P, V and PV – how do they impact a plane bearing system? Let’s take a quick review of this important connection. Plane bearings are basically rolling element bearings in their simplest form; they provide good value, easy installation and serve a multitude of industries. And plastic plane bearings have the advantage of a self-lubricating design to reduce manual greasing costs. 

When choosing the right plane bearing for your application, we, of course, look at bearing load (P), relative velocity (V), temperature variations and environmental considerations. But there are 4 other factors that are critical to help determine a material’s ability to handle P, V and PV:

Since pressure (P) and velocity (V) do not occur independently, they should always be considered in tandem. After all, it is the combination of load and speed that generates frictional heat, and each material has a maximum PV rating. But we also must consider these key factors to determine the performance and longevity of a material as a plane bearing:

  • Ambient temperature - the higher the ambient temperature, the greater the reduction in capacity measurements.
  • Intermittent operation – consider that oscillating and reciprocating motion allows for higher P, V, and PV values.
  • Shaft materials – materials that are good thermal conductors allow for increased values.
  • Surface finish - a surface finish that is too smooth will generate higher friction (and more heat), which will lower values.

Got all that? For a quick review of the plane bearing and P,V, PV connection, watch this video demo (below). Or fill out a Plane Bearing Design Worksheet for a custom quote!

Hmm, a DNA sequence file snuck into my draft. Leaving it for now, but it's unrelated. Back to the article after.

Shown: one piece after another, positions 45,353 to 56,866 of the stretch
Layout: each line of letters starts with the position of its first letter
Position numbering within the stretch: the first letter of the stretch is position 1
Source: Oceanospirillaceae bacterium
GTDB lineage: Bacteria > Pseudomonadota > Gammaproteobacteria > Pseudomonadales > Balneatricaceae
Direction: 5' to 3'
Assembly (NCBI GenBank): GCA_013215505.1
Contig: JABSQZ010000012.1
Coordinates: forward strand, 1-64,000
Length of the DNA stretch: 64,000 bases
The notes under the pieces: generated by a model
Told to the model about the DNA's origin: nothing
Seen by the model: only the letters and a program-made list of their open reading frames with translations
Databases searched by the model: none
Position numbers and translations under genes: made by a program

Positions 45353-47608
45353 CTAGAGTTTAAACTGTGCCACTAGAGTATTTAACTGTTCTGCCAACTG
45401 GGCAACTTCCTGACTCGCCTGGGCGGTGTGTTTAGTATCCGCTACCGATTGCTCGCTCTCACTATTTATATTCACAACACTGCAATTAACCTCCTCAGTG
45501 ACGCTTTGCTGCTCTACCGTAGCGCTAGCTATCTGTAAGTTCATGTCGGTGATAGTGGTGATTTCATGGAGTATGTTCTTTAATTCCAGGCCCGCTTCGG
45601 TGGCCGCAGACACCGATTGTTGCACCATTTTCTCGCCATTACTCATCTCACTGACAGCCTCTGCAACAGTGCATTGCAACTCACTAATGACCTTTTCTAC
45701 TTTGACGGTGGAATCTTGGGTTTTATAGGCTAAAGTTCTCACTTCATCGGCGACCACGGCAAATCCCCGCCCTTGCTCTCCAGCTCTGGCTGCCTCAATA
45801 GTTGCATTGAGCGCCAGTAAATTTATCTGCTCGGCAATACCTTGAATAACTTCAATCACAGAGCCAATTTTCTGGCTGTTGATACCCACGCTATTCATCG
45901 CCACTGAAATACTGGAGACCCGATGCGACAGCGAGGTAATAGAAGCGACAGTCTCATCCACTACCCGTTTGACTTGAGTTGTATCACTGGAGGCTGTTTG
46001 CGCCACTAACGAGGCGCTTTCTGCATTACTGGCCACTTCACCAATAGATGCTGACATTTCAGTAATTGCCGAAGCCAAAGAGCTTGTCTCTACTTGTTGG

Topics: Plane Bearings
1 min read

What is a Plane Bearing? Or is it a Plain Bearing?

By Dave Biering on March 26, 2015

What is a Plane Bearing? Or is it a Plain Bearing? First let’s settle this important question, is it a “plane” bearing or a “plain” bearing? And survey says? Both spellings are correct, although this bearing supplier prefers plane bearing. 

Now that we have that settled, the question then becomes, what is a plane bearing exactly? We have the answer to that question, too!

A plane bearing is really a bearing in its simplest form; it is any non-rolling element bearing that is applied where two surfaces rub together. Common forms are flange or sleeve bearings, slide plates or friction bearings. Some applications call for a reinforced plane bearing with unique liners, while others demand a particular material surface finish as demonstrated in this video

Plane bearings are comprised of materials ranging from composites, bronze, and acetals to carbon alloy. Ultimately to get the right fit for your plane bearing application, consider:

  • Bearing load
  • Relative velocity
  • Operating temperature variations
  • Environmental conditions
  • Machinability
  • Cost

For more details, check out our popular Rulon plane bearings which excel in high-temperature, non-lubricated applications, or Ask an Expert for a recommendation.

Topics: Plane Bearings